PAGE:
- Michael Rothstein, ESPN Staff Writer
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ALLEN PARK, Mich. -- Coaches talk about improving their players almost daily, an oft-used cliche that never seems to go away. In every sport, this has gone the same way. Improve, improve, improve.
So as part of a conversation about Jim Schwartz’s future on Tuesday afternoon, he was asked bluntly where he can most improve as a coach, where he can still get better after almost five full seasons running the Detroit Lions.
“I wouldn’t put it on any one thing,” Schwartz said. “We talked about the quarterback (Matthew Stafford) before. Every player goes through it. Every coach goes through it. Every time you do anything, whether it’s training camp, practice, whether it’s a game, you always evaluate and saying what you did well, what you can improve on and ways to improve it.
“That’s a continuing process for me and for all our coaches and for all our players. I’ll leave that up to you guys to talk about.”
OK, we will.
If there is one thing that stands out about the past two seasons under Schwartz, it is how the Lions have faded both years. The Lions lost eight straight games to close out the 2012 season.
This season, they have lost four of the past five games and in every game they had fourth-quarter leads that disappeared on them and they weren’t able to really reclaim.
“You say that and there has also been times where we’ve come back and won,” Schwartz said. “It hasn’t been in the second half of the season, but it’s been over the course of our season.
“I don’t know that it’s something that we can’t overcome or something that is part of the personality of the team, whatever it is, we’ve just been in a slump, so to speak, when it comes to playing that fourth quarter.”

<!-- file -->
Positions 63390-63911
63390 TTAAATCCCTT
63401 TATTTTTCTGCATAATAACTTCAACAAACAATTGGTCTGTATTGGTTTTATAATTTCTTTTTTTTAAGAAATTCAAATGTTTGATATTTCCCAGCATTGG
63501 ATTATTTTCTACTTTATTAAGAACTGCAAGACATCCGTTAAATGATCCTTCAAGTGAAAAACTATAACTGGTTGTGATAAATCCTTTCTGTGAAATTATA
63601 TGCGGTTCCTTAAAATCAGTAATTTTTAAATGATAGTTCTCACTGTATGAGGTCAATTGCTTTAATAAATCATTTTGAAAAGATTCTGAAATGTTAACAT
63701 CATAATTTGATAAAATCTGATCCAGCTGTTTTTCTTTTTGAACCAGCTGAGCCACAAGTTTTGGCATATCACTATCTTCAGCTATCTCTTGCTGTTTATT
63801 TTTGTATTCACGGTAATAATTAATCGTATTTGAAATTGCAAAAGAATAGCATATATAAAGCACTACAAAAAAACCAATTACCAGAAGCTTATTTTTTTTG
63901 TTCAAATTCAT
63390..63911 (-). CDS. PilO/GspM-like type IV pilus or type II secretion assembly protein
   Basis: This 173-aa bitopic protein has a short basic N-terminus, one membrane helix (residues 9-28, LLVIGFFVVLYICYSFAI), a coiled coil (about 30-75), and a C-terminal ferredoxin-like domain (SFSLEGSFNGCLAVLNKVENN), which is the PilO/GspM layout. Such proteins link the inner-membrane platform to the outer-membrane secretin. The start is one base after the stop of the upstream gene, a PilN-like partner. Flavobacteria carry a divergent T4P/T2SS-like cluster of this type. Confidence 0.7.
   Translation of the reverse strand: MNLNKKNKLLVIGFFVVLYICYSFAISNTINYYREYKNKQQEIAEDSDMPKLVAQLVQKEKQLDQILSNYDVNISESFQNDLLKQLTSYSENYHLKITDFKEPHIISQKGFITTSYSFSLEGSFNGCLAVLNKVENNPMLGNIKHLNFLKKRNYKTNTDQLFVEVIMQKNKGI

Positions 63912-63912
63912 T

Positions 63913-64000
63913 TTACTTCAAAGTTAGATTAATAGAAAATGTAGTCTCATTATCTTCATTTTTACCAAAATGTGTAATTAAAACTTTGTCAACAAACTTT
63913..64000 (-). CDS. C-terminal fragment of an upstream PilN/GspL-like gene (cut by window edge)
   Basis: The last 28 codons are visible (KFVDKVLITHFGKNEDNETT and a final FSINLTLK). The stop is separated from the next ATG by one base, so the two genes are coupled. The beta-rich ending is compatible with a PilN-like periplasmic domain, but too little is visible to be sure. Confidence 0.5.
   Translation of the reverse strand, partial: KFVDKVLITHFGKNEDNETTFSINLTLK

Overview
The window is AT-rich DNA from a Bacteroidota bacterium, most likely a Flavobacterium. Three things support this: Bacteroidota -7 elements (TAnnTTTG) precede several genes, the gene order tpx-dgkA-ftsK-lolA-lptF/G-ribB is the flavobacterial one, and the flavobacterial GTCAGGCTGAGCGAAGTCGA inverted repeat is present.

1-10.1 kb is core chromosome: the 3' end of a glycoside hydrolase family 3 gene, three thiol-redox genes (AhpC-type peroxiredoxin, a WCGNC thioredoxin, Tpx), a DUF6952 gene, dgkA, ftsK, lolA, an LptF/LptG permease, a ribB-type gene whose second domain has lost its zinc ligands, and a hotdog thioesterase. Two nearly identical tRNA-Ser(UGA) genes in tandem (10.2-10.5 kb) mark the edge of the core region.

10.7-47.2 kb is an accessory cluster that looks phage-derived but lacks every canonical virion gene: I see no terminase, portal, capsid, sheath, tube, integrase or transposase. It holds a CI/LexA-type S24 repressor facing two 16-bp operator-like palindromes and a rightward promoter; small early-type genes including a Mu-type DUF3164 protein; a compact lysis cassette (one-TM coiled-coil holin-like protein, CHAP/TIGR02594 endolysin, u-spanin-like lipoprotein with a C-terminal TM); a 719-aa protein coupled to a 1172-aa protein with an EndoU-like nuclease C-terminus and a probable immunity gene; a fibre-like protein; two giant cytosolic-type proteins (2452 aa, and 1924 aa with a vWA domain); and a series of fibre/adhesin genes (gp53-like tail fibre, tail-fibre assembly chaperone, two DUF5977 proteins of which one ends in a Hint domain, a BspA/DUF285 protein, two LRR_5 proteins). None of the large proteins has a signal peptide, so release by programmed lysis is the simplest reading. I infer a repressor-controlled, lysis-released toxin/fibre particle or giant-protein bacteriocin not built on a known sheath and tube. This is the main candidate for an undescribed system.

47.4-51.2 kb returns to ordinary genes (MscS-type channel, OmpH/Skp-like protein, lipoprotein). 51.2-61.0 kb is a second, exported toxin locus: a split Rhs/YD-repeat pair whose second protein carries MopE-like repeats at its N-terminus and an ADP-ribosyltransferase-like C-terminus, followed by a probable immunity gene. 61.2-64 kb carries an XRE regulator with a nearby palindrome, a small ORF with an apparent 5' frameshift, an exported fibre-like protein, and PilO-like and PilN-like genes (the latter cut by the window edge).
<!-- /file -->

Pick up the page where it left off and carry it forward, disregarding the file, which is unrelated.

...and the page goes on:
Schwartz was referring to fourth quarters of games this season, but he could have expanded that to the final four games of seasons during a lot of his tenure. The Lions have lost nine straight games in December and January, dating back to winning three of their final four games in 2011 to make the NFC playoffs.
And the most baffling thing for Detroit is many of the Lions' issues haven’t changed throughout the season. The Lions are still committing turnovers at a massive pace -- 19 over the past six games and are now second to only the Giants in turnovers this season -- and are still among the league leaders in penalties.
The Lions are tied with the Rams for the most defensive penalties in the NFL with 48 and ninth overall with 95. So there are still issues there, and still areas that need to be fixed.
And still clear areas for improvement. For both the Lions and their head coach, Schwartz. The question is how much longer will he and this current group of the Lions have to fix those up.
ALLEN PARK, Mich. -- Coaches talk about improving their players almost daily, an oft-used cliche that never seems to go away. In every sport, this has gone the same way.